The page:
Classic review: The Lay of the Land

A Thanksgiving story that offers a dark view of America at the close of the 20th century.

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    The Lay of the Land
    By Richard Ford
    Knopf
    496 pp., $26.95
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[This review from the Monitor's archives originally ran on Nov. 14, 2006.] It's in the days leading up to – and following – Thanksgiving in the year of the 2000 presidential election that we once again meet up with Frank Bascombe, the protagonist of Richard Ford's earlier two novels, "The Sportswriter" (1986) and "Independence Day" (1995). If you liked Bascombe in those earlier novels, you'll enjoy him again – older, battered by life's vicissitudes, perhaps a bit wiser, with a deeper understanding of his own and other folks' inner journeys.

But Bascombe is certainly not mellow: This is a man in his mid-50s who can still get into a bar fight and come out the winner! What has made him so mad? It's the 2000 election, which is creeping inexorably and, to Frank, rebarbatively, toward its inevitable conclusion as Ford's narrative winds along its nearly five hundred pages. Fans of George W. Bush are not likely to enjoy The Lay of the Land, which is filled with references to the "frat boy" and assorted other epithets which boil up out of its hero's outrage. On the other hand, readers who share Bascombe's – and, one assumes, Ford's – white-hot anguish at every development between Election Day 2000 and the handing down of the judgment in Bush v. Gore will likely adore this passionate, heartfelt novel.

There are, of course, other reasons to like "The Lay of the Land," which is as vibrant a book as any that Richard Ford has written. It bristles with energy, with a natural assurance on the part of its writer. The novel is so full of good writing that it's hard to pick a passage that could serve as the prime example, but here Mississippi-born Ford has Bascombe meditate fruitfully on a particularly loaded and meaningful word:

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"What is home then, you might wonder? The place you first see daylight, or the place you choose for yourself? Or is it the someplace you just can't keep from going back to, though the air there's grown less breathable, the future's over, where they really don't want you back, and where you once left on a breeze without a rearward glance? Home? Home's a musable concept if you're born to one place, as I was (the syrup-aired southern coast), educated to another (the glaciated mid-continent), come full stop in a third – then spend years finding suitable 'homes' for others."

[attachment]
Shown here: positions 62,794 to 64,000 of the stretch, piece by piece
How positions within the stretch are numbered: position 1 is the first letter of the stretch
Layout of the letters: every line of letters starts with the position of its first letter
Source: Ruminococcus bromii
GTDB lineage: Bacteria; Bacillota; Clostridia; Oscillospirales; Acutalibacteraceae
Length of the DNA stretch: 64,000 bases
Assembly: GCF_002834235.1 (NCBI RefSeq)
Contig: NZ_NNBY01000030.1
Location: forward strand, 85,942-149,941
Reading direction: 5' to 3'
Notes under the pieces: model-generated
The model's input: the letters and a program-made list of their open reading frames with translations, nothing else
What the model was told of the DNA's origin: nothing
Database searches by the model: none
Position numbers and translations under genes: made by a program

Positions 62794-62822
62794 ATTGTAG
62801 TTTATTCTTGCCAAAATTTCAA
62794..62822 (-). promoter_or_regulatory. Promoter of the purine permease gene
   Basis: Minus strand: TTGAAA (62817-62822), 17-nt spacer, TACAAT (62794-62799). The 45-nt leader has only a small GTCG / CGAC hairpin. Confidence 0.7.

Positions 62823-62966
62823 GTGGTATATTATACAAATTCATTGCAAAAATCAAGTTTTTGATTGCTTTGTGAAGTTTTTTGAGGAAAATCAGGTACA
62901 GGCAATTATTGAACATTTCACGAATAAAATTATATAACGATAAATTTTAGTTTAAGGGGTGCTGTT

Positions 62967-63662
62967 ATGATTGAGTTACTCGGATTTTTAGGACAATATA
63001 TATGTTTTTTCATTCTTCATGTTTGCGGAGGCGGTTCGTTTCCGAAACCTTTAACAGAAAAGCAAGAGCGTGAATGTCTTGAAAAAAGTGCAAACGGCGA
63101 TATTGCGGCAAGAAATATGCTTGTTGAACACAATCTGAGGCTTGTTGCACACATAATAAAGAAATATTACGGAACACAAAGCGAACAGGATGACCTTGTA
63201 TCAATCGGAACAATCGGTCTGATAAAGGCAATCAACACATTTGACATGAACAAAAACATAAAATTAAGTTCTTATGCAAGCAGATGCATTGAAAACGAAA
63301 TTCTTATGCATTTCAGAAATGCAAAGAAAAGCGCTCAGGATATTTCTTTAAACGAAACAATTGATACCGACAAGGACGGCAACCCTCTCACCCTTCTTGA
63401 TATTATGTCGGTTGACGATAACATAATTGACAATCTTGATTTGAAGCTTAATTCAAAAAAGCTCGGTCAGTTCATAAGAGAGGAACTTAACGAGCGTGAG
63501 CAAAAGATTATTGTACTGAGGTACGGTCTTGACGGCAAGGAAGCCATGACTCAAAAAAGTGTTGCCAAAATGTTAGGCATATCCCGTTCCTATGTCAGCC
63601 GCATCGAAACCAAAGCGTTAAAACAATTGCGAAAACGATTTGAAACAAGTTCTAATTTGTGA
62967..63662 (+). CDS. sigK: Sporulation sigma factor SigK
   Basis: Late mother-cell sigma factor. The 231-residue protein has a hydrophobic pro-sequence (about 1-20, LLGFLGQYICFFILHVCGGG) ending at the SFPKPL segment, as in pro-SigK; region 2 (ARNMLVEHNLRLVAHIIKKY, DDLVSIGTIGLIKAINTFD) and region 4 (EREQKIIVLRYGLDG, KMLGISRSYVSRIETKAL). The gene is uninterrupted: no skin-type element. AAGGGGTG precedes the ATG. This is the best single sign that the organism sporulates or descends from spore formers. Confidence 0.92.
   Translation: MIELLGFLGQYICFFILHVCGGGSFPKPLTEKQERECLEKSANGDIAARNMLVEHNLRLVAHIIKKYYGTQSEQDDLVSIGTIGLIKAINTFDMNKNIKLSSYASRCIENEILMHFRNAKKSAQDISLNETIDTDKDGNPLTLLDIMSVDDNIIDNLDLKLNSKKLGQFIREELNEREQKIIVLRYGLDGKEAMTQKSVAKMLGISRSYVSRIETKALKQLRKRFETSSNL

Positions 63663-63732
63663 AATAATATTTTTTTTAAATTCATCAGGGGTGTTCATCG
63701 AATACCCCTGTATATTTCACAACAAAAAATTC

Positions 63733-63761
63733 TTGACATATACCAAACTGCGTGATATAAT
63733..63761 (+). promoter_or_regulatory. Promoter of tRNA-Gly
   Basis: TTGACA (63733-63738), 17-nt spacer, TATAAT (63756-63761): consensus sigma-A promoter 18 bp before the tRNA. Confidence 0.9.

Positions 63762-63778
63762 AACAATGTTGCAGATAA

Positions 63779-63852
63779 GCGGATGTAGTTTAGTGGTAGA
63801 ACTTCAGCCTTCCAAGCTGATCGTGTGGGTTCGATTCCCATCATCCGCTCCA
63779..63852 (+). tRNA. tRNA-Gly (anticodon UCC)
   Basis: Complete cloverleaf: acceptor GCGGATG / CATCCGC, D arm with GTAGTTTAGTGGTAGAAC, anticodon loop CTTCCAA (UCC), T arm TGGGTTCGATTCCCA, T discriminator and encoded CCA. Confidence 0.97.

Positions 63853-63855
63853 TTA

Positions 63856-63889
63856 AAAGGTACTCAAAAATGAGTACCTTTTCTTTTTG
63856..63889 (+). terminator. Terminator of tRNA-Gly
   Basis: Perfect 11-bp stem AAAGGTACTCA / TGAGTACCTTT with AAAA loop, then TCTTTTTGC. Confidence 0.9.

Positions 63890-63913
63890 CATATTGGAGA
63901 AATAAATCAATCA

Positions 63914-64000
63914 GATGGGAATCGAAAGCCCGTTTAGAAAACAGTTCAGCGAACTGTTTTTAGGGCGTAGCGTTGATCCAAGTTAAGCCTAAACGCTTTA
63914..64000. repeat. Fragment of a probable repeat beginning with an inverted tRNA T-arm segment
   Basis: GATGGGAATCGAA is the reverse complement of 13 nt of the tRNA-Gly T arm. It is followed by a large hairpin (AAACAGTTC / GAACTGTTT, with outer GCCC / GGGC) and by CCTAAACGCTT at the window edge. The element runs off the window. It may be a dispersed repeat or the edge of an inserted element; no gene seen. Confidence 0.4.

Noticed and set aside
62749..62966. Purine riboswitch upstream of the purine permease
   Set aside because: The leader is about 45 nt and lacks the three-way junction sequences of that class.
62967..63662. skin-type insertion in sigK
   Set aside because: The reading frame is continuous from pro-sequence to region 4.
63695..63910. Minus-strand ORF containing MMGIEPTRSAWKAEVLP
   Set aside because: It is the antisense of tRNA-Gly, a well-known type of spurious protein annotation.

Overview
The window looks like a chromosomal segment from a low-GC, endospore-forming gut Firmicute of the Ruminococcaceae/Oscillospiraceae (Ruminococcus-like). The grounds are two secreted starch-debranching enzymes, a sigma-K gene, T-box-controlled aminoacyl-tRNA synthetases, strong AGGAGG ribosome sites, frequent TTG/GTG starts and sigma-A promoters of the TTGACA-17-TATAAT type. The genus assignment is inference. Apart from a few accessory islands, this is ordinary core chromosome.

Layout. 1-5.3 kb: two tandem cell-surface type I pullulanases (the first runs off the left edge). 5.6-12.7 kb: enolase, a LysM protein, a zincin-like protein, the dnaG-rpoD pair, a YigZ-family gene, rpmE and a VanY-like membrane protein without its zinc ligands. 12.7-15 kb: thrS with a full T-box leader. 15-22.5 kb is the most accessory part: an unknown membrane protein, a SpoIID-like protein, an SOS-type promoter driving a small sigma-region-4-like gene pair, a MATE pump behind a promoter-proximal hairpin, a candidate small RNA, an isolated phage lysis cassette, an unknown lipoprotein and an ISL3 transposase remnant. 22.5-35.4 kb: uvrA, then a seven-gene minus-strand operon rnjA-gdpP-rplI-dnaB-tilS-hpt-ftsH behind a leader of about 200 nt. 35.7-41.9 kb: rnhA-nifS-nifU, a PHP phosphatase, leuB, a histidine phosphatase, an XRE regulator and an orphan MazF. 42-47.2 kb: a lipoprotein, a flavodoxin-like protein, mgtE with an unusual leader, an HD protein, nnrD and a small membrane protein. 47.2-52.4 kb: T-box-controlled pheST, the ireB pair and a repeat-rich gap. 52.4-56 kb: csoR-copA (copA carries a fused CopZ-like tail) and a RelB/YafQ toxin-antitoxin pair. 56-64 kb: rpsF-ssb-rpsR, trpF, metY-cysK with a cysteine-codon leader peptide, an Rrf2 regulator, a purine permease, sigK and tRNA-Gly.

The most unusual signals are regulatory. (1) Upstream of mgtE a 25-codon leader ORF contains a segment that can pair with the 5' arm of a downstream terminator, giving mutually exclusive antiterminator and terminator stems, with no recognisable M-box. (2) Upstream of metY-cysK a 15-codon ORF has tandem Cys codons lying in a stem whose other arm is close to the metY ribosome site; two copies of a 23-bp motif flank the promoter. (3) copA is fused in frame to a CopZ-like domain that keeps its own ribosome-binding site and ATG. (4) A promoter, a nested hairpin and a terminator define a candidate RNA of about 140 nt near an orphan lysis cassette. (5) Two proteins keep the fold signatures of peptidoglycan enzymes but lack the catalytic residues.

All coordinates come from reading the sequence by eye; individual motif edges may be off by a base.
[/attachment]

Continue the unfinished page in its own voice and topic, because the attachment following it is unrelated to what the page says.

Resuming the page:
Always a joy to read, Ford has such a sense of the basics of good fiction: not only place, but also time, and, perhaps most important of all, character. In Frank Bascombe he has clearly created a true alter-ego, like John Updike's Rabbit Angstrom, but warmer, closer to himself under the skin. Perhaps that is why Ford cannot resist giving you so much of him! Like James Joyce in "Ulysses," this contemporary American master wants to plumb the depths of a man's day from bedroom to bathroom to office. The trouble is he doesn't respect the classical unities, doesn't stop at one day: If one is good, surely several are better. Well, perhaps, but even a die-hard Richard Ford fan might think that a few trims would have made an undeniably good book a bit better. Making Bascombe a realtor, however, seems more than ever here to be a stroke of genius. Can a realtor really stand in for a writer? The answer is yes, when they share a sharp wit and boatloads of spirit and integrity.

And what a slice of life at the turn of the century and millennium this novel is. There is so much trenchant criticism of what is wrong with American society: the economic royalism, the greed, the lack of common decency and civility in so many walks of life, and above all perspective. Bascombe is one realtor who does not let his desire to make a buck blind him to what he recognizes as the insanity of a real estate market which boosts house prices beyond the reach of too many hardworking Americans.

As people today read Theodore Dreiser for his acute portraits of industrialized America in its gilded age and Sinclair Lewis for his insights into his nation's struggles to come to terms with 20th-century changes in its social structures, one day readers will turn to Richard Ford to discover just what the United States was like on the homefront during his particular fin de siècle.

Merle Rubin regularly reviewed books for the Monitor.

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